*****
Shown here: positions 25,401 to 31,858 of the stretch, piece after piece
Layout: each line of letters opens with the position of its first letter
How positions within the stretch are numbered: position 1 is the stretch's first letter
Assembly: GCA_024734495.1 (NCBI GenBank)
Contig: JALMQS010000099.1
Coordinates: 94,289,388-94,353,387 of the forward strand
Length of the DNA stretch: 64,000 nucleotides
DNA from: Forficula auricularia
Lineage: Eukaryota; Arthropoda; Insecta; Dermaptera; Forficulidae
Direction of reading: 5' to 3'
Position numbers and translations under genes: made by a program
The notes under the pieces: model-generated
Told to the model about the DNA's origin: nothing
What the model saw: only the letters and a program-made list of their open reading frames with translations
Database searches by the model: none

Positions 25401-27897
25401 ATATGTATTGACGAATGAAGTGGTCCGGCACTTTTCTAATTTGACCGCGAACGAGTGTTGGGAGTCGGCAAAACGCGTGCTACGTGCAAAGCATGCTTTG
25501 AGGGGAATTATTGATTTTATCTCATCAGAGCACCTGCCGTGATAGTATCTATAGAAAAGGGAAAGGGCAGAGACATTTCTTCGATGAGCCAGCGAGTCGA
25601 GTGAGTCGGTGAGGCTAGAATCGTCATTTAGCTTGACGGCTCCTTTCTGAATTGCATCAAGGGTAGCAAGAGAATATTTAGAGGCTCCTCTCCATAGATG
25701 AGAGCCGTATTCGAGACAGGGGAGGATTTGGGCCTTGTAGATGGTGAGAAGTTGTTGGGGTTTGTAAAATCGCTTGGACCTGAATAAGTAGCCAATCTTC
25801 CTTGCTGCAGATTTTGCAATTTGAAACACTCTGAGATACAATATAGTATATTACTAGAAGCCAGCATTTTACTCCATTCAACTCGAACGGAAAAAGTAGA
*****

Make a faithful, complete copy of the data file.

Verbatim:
Shown here: positions 25,401 to 31,858 of the stretch, piece after piece
Layout: each line of letters opens with the position of its first letter
How positions within the stretch are numbered: position 1 is the stretch's first letter
Assembly: GCA_024734495.1 (NCBI GenBank)
Contig: JALMQS010000099.1
Coordinates: 94,289,388-94,353,387 of the forward strand
Length of the DNA stretch: 64,000 nucleotides
DNA from: Forficula auricularia
Lineage: Eukaryota; Arthropoda; Insecta; Dermaptera; Forficulidae
Direction of reading: 5' to 3'
Position numbers and translations under genes: made by a program
The notes under the pieces: model-generated
Told to the model about the DNA's origin: nothing
What the model saw: only the letters and a program-made list of their open reading frames with translations
Database searches by the model: none

Positions 25401-27897
25401 ATATGTATTGACGAATGAAGTGGTCCGGCACTTTTCTAATTTGACCGCGAACGAGTGTTGGGAGTCGGCAAAACGCGTGCTACGTGCAAAGCATGCTTTG
25501 AGGGGAATTATTGATTTTATCTCATCAGAGCACCTGCCGTGATAGTATCTATAGAAAAGGGAAAGGGCAGAGACATTTCTTCGATGAGCCAGCGAGTCGA
25601 GTGAGTCGGTGAGGCTAGAATCGTCATTTAGCTTGACGGCTCCTTTCTGAATTGCATCAAGGGTAGCAAGAGAATATTTAGAGGCTCCTCTCCATAGATG
25701 AGAGCCGTATTCGAGACAGGGGAGGATTTGGGCCTTGTAGATGGTGAGAAGTTGTTGGGGTTTGTAAAATCGCTTGGACCTGAATAAGTAGCCAATCTTC
25801 CTTGCTGCAGATTTTGCAATTTGAAACACTCTGAGATACAATATAGTATATTACTAGAAGCCAGCATTTTACTCCATTCAACTCGAACGGAAAAAGTAGA